So, in Huffington’s account, Levin’s essay is associated with a shining gathering of the rich and brilliant in Aspen, at which the intellectual Schlesinger and the multi-billionaire Resnicks were delighted by the cleverness of Levin and celebrity actor Michael York. Instead of “running out to Kinko’s,” as an ordinary person might do, she simply published Levin’s “amusement” on the three-hundred-million-dollar news website she happened to own at the time. It’s all quite openly—one might say refreshingly—elitist.
The rhetorical approach of Levin’s essay, similarly, is openly hegemonic. The rhetorical addressees of the essay, the “you” of “You Are Quoting Shakespeare,” are presumably the readers—us. We are instructed by the (apparently) better-informed narrator that when we use common phrases, we are “quoting Shakespeare.” We are repeatedly one-upped by the narrator, who knows (or thinks he knows) that the phrases are really quotes from Shakespeare, and who assumes that we do not know this. The narrator even inserts “tut-tut” and “but me no buts,” traditional ways by which pedantic speakers assert hegemonic authority. But of course, the narrator’s pedantry is empty, since in most cases we are not quoting Shakespeare.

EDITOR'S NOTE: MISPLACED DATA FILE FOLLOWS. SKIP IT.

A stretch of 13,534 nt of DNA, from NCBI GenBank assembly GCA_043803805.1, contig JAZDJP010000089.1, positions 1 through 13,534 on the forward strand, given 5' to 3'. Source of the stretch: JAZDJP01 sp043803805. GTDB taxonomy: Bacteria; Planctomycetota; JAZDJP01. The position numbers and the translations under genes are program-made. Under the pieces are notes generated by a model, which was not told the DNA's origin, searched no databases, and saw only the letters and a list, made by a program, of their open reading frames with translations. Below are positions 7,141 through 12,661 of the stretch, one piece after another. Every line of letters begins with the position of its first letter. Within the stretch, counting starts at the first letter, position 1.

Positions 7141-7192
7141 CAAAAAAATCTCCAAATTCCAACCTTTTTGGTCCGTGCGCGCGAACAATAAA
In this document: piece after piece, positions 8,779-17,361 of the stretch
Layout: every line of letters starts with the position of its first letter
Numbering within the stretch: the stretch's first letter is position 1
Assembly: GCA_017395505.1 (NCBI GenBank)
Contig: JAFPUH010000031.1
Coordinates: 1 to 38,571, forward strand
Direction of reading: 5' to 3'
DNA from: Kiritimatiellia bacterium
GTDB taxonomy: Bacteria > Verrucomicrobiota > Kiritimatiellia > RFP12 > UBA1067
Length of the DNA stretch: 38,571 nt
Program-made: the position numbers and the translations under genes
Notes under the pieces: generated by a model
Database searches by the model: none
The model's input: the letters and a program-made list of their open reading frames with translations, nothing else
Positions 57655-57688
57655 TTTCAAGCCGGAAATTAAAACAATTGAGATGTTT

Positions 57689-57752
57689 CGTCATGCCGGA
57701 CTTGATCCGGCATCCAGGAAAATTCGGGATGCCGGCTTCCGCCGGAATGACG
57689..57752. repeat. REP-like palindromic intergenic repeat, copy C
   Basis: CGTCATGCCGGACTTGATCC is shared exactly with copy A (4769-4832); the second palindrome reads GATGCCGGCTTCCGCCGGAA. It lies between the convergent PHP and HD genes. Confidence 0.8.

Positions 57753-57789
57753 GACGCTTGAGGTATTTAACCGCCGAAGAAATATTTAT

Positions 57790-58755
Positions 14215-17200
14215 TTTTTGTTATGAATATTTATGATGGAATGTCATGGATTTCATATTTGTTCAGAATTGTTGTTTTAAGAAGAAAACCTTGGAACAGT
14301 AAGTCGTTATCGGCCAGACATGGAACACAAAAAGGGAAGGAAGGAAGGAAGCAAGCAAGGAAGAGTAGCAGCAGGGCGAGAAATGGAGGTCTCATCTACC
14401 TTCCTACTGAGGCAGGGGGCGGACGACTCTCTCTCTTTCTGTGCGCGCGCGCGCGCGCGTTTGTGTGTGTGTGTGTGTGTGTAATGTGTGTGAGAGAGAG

If claiming that we are quoting Shakespeare is an understandable bit of myth-making on the one hand, on the other it reinforces a view of the world in which cleverness consists of asserting (without evidence) that items of folk speech are borrowed from an intellectual elite, and then subtly mocking ordinary speakers for not knowing this. The essay becomes a vehicle of this cultural hegemony: folk speech is appropriated by the elite and attributed an origin that only the elite are clever enough to know. Then this largely spurious origin is “taught” to ordinary people with “tut-tuts” inserted for maximum effect.